Joining a baby or toddler group when you have your first baby can be one of those life saving moves! Just as you are getting over the extraordinary experience of your first birth, and you are trying to return to a normal life, but suddenly find this dependent little thing everywhere you turn, life can become a little overwhelming. Find a local group and start meeting and mixing with other mum's and baby's, and you will find a supportive community and quickly make a host of new friends.
There are bound to be toddler and baby groups in your area - you may never have even considered there existence, but they really are all around you! Here are some ways to find a group near you:-
If you really can't find a group near you, or you can't find one that suits you for whatever reason, you could even start your own!
Mum's that aren't working tend to have a busy social live revolving around their babies - have you thought of starting a book club for toddlers? Meeting up with other Mum's is great because it gets you out, and introduces your children to others of a similar age. Although you don't need an excuse any greater than 'coffee', having a focus helps you to establish meeting on a regular basis. Start a toddler book club and this will help you to meet routinelywhilst educating your children.
Each week, select one mum member to choose a book to 'study' - it may be just a picture book, a board book or any story book. Take turns meeting at each other's houses, and after a bit of play, all settle down into a circle with your children and have the lead mother go through the book, reading it aloud to all the children and other mum's. As you go along, look at the pictures and point out the characters, and any objects mentioned in the story. At the end of the story, have a discussion about the story and ask questions about the characters, and what happened. Ask the children what they would have done if they were in the various situations protrayed in the story.
A toddler book club will introduce your children to the idea of sitting still in a group and listening to stories - something that they will do many times when they start nursery and school. The club will also encourage them to listen to understand because they will want to be able to answer the questions. They will extend their vocabulary as they will be learning new words, and they will learn participation through the discussion and build their own confidence.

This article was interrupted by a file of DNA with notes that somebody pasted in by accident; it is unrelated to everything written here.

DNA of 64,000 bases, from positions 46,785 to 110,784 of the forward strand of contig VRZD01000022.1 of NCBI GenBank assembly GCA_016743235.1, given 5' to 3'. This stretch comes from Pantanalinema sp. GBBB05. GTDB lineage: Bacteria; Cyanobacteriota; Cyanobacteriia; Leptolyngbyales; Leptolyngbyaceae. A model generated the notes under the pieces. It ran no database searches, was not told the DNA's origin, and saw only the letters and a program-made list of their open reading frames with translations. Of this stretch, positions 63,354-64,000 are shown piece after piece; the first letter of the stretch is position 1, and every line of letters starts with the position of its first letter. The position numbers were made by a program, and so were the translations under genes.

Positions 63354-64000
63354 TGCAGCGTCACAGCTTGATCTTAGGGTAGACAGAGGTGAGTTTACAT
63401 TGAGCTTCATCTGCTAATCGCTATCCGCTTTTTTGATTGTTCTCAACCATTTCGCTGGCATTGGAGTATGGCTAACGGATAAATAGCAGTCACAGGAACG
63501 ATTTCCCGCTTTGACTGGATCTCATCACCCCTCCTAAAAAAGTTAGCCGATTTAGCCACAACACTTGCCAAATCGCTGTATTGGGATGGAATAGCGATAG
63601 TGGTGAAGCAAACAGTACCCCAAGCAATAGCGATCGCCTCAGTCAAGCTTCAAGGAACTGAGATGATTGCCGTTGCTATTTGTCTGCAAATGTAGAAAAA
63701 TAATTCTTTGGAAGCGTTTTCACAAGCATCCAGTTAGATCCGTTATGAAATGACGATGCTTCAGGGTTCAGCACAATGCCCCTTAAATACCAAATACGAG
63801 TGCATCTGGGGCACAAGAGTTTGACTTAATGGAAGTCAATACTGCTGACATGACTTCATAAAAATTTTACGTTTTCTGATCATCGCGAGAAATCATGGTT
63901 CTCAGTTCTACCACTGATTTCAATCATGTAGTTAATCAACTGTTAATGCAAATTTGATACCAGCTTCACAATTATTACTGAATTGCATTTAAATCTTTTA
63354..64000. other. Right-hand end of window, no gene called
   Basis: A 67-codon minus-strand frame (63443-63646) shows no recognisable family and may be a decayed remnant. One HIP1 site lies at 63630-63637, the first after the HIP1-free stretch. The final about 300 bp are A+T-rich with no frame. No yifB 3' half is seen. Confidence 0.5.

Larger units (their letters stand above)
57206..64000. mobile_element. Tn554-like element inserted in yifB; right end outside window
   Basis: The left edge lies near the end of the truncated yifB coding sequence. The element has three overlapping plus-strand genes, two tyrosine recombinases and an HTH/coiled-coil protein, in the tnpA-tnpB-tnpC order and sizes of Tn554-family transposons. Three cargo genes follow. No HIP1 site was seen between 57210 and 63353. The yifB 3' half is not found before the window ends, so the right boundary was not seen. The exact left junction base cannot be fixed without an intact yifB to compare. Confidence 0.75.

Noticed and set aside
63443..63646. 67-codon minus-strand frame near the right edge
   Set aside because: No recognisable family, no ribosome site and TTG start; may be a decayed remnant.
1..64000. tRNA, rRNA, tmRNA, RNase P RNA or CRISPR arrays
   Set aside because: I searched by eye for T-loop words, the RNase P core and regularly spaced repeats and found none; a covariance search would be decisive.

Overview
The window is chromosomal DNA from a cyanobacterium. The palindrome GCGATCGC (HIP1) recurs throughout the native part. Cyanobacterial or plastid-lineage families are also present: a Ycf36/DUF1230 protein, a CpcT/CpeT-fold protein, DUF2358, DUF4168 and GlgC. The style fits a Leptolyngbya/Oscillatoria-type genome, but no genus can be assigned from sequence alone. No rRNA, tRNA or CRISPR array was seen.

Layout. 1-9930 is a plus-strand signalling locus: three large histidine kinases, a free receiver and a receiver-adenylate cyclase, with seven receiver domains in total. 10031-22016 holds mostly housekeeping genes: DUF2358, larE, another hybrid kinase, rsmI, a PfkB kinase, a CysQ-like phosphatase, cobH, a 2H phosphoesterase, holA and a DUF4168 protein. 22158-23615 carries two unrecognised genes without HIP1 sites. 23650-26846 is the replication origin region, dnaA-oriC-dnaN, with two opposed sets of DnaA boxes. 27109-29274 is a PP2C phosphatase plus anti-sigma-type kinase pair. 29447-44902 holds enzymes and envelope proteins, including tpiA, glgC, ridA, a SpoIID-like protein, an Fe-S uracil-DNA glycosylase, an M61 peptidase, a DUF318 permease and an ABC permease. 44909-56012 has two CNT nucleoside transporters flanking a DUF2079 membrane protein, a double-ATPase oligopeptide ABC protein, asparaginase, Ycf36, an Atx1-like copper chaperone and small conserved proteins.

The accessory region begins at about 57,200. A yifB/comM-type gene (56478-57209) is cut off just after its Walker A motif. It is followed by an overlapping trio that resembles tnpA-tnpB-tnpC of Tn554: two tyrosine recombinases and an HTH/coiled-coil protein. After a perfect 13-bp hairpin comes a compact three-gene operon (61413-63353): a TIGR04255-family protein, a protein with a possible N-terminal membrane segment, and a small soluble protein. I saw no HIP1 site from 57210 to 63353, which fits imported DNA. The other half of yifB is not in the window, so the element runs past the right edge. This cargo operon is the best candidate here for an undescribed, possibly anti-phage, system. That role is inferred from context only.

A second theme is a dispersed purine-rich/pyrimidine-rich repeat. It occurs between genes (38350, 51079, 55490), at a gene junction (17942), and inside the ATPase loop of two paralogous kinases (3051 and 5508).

Tell us if you already run a book focused activity for toddlers, or if you start one, and we can feature your group in our newsletter!
There are established toddler groups in almost every area, but there's not always a toddler group that you like, or can join for various reasons. If that sounds familiar, why don't you start up your own group?
Groups can vary in style, you might want an informal gathering around your own, or someone else's, house. Or you might want to take a more formal approach by meeting in a local hall. There are many spaces that will hire cheaply to you for a couple of hours during a weekday morning, churches and their own halls, community centers, libraries or even sports centers. Often you can apply for grants from local authorities or local businesses who have funds to support such activities. Grants help with the cost of hiring a venue and the initial outlay to buy some toys and other necessary equipment.
Running a group is a lot of work for one person, so seek out collaborators and get three or four mothers involved; you'll find that this helps spur you on as well as lightening the load. Form a committee to make decisions and meet regularly prior to establishing the group. Once you're ready to start, you may already know enough mothers to bring to your group, but supplement who you know by printing a few leaflets cheaply and placing them in libraries and on community notice boards. Charge a nominal fee to help with the ongoing costs, it's a good idea to build up a surplus of funds so that you can renew equipment when you need to.
Creating your own group is no minor task, but it's great fun and you can reap the reward of having your babies attend a group organised just the way you want it to be! Why not take along ToucanLearn activities for everyone to join in with too?!
There are lots of attractions for older children, such as soft play, theme parks and farms, whilst there's seemingly little for babies, but look around and you'll find there are plenty of activities for babies too! Babies will go almost anywhere and do almost anything, they are, after all, largely pram-bound and to them everything is excitingly new. Many activities designed for babies are community or group based, such as meeting with other mum's at toddler groups, attending baby massage groups and baby swimming lessons. If you find there's not a lot going on in your area, why not be a proactive mum and set up your own local baby groups? Even if there seems to be a dearth of baby activities, there's probably no shortage of babies. Make sure that you don't find yourself imprisoned in your own home for the first few months after having a baby, it will really help you to get out and meet and talk with other mums. Your baby will also enjoy the company of other babies, even though they don't interact or play together until they are much older.
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